Zu den "Nichtflüchtigen" Halbleiterspeichern in MNOS-Technik zählt z.B. ein 256 Bit-Baustein von Siemens. Solche Bausteine finden infolge der aufwendigen Einschreib- bzw. Umprogrammiervorgänge zur Zeit nur als Ersatz für Festwertspeicher Verwendung, wie im folgenden noch näher erläutert wird.
Further, there is an additional phrase at the end of the subchapter "Umprogrammierbare Festwertspeicher" of the 2nd edition which reads as follows:
Nachteil: EPROMs sind noch teurer als PROMs.
As a consequence of these inquiries, the Board came to the conclusion that the 2nd edition has to be taken into account when considering the state of the art at the priority date of document D1.
2. The only issue in the present appeal is that of
2.1. Claims 1 of the main request and of the auxiliary request are identical.
The Board and the parties unanimously agree that D1 is the closest prior art.
The underlying problem of the patent in suit (cf. column 1, line 57 to column 2, line 14) is to prevent secret data used to check the authenticity of the card holder and stored in certain parts of the memory of an IC card being read out, altered or otherwise reused. Document D1 is concerned with exactly the same problem (cf. page 9, paragraph 3).
This document discloses (the numbers in brackets refer to the reference signs of the drawings in D1):
"An IC card comprising memory means (13 to 17) having at least one memory area (13, 14, 41) for storing secret data therein, means (10,11) for reading out data stored in said memory means, and comparator means (10; cf page 16, second paragraph) for checking whether externally supplied data and data read out by said reading means are coincident, further comprising erasing means (20,22,23,24,26) for deleting the secret data stored in said memory means when the coincidence of data compared in said comparator means is detected."
Cf. the description of D1: page 13, first paragraph; page 14, paragraph 2 to 4; page 15, paragraph 4 to page 16, paragraph 3; page 16, paragraph 5 to page 17, paragraph 2.
Thus, the subject-matter of claim 1 is distinguished from the IC card according to D1 in that:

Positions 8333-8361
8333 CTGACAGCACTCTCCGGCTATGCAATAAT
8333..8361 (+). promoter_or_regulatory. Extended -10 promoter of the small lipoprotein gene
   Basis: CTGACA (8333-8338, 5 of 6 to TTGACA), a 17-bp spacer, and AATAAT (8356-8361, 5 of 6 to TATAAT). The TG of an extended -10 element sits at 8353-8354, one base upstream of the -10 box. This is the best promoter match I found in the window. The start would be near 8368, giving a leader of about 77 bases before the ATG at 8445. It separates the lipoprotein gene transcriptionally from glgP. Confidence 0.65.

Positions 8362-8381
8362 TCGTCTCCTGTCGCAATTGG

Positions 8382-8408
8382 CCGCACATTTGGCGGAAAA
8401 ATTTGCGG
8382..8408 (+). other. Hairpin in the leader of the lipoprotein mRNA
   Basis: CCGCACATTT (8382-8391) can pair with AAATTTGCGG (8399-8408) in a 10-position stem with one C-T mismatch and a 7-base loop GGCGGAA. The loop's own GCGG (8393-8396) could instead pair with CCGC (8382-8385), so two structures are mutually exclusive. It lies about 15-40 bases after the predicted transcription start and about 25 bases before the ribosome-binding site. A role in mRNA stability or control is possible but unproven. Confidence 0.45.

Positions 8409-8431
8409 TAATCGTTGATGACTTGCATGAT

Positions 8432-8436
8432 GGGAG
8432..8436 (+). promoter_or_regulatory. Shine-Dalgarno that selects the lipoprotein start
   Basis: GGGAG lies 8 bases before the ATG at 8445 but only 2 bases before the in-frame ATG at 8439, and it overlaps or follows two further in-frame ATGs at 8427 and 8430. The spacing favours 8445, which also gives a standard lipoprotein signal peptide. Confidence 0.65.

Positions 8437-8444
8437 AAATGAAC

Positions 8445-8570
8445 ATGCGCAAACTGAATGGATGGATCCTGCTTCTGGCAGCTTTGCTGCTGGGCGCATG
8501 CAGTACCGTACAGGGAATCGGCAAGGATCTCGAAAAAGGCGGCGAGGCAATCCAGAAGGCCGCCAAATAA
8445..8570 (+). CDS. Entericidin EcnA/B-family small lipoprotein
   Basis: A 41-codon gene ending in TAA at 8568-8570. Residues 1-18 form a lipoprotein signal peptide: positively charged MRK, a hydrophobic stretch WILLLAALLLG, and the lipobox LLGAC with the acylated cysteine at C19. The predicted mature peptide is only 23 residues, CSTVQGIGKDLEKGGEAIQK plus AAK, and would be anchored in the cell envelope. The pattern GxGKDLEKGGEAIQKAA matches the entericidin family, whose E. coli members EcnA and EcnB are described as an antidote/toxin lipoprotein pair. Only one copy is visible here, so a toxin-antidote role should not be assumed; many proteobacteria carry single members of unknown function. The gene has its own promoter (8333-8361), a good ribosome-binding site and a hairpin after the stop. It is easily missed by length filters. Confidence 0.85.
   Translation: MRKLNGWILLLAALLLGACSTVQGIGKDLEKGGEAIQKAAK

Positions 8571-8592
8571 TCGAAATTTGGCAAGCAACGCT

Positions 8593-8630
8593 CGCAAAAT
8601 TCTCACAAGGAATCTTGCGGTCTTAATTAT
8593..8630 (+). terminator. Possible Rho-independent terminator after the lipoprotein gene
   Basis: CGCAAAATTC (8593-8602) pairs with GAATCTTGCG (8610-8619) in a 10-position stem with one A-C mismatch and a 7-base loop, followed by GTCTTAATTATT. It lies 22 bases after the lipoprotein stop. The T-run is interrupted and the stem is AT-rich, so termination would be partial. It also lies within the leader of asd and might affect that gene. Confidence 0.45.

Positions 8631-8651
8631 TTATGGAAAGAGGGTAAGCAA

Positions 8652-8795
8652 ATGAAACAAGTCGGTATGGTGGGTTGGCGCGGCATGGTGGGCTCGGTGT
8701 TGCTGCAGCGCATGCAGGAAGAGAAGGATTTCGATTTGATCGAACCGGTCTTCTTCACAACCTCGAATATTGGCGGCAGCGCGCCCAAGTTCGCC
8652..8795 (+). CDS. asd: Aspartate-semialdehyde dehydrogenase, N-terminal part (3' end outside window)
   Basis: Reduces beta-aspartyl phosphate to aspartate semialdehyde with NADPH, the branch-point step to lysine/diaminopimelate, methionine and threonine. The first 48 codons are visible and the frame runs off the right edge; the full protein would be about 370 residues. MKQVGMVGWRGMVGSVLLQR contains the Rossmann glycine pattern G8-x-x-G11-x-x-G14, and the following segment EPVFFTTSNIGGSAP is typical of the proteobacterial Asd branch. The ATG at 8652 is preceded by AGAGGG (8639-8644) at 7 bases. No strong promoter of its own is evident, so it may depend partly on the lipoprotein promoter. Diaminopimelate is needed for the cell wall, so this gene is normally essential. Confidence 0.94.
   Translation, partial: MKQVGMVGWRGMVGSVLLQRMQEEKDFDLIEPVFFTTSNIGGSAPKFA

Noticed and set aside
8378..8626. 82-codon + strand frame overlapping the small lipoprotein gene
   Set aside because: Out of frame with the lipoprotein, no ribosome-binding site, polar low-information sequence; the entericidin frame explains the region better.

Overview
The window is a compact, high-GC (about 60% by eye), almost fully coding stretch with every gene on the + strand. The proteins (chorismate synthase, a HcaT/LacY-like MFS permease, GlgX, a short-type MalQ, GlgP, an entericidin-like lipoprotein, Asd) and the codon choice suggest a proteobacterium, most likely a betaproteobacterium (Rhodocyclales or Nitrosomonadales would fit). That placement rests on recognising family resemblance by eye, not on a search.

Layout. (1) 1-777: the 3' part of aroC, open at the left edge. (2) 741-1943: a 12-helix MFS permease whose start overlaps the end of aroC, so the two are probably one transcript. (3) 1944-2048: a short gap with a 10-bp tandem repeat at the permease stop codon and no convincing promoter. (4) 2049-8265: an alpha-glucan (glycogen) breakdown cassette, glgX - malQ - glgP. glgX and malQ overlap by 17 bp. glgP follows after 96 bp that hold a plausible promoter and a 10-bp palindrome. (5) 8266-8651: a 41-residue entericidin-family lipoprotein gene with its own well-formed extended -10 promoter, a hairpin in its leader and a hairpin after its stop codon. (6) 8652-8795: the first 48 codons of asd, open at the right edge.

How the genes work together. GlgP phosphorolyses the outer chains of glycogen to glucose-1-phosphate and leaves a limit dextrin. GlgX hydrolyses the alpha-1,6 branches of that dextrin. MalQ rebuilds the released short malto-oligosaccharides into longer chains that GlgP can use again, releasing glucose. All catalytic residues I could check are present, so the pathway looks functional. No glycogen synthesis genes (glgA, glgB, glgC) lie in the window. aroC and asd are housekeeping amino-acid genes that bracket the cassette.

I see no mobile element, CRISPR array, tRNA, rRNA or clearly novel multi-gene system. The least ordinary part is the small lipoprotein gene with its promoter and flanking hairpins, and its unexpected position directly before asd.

the deleting of the secret data in said memory means is accomplished by altering the data stored in the flag area of said memory means.
The phrase "altering the data stored in the flag area of said memory means" can only be interpreted, in the Board's opinion, as meaning that depending on the address on the flag the respective memory part is reprogrammed.
Document D2 discloses
- a process for checking the validity of the memory of a data carrier - and also the matching IC (cf. Figure 2)
- the said memory comprising a protected zone wherein are stored data inaccessible from the outside
comprising the features of
- prerecording a confidential key in the said protected zone
- connecting the data carrier to a device
- causing a key to be fed in from the outside - comparing this key to the key prerecorded on the carrier
- causing an (reprogramming) operation for validation of the memory if the two keys are identical or irrevocably invalidating the carrier if these two keys are different
- the validation key being an erase key erasing the contents of said memory zone; (cf. claim 1 in combination with claim 3, column 2, line 59 to column 4, line 24 and column 5, line 45 to column 6, line 9)
Thus, document D2 (which explicitly refers twice - column 1, line 40 and column 3, lines 36 to 37 - to document D1) teaches exactly what is proposed as the solution to the well-known problem underlying the patent in suit: reprogramming of that part of the memory containing the sensitive data.
Therefore, it was obvious for the skilled person to combine the teaching of these two documents and to arrive at the subject-matter of claim 1. Accordingly, claims 1 of the main and auxiliary requests are not allowable.
2.2. Independent claim 2 of the main request: